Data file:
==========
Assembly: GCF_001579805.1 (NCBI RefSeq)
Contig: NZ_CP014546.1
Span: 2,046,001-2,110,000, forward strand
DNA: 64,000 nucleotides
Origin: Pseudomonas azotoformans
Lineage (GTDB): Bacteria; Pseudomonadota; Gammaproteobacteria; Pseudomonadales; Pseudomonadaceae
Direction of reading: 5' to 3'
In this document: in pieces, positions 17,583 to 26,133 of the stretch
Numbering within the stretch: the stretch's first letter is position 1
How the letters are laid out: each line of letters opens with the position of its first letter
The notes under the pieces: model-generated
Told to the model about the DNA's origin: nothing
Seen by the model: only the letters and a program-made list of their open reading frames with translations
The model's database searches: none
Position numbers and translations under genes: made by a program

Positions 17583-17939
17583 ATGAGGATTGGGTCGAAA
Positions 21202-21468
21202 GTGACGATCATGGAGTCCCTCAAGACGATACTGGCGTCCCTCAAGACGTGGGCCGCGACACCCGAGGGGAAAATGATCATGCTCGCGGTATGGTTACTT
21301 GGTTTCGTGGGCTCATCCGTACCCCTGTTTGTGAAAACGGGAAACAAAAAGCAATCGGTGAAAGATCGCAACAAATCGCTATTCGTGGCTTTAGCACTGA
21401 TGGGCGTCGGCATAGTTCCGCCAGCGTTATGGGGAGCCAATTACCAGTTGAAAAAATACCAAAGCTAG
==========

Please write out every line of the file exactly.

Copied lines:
Assembly: GCF_001579805.1 (NCBI RefSeq)
Contig: NZ_CP014546.1
Span: 2,046,001-2,110,000, forward strand
DNA: 64,000 nucleotides
Origin: Pseudomonas azotoformans
Lineage (GTDB): Bacteria; Pseudomonadota; Gammaproteobacteria; Pseudomonadales; Pseudomonadaceae
Direction of reading: 5' to 3'
In this document: in pieces, positions 17,583 to 26,133 of the stretch
Numbering within the stretch: the stretch's first letter is position 1
How the letters are laid out: each line of letters opens with the position of its first letter
The notes under the pieces: model-generated
Told to the model about the DNA's origin: nothing
Seen by the model: only the letters and a program-made list of their open reading frames with translations
The model's database searches: none
Position numbers and translations under genes: made by a program

Positions 17583-17939
17583 ATGAGGATTGGGTCGAAA
Positions 21202-21468
21202 GTGACGATCATGGAGTCCCTCAAGACGATACTGGCGTCCCTCAAGACGTGGGCCGCGACACCCGAGGGGAAAATGATCATGCTCGCGGTATGGTTACTT
21301 GGTTTCGTGGGCTCATCCGTACCCCTGTTTGTGAAAACGGGAAACAAAAAGCAATCGGTGAAAGATCGCAACAAATCGCTATTCGTGGCTTTAGCACTGA
21401 TGGGCGTCGGCATAGTTCCGCCAGCGTTATGGGGAGCCAATTACCAGTTGAAAAAATACCAAAGCTAG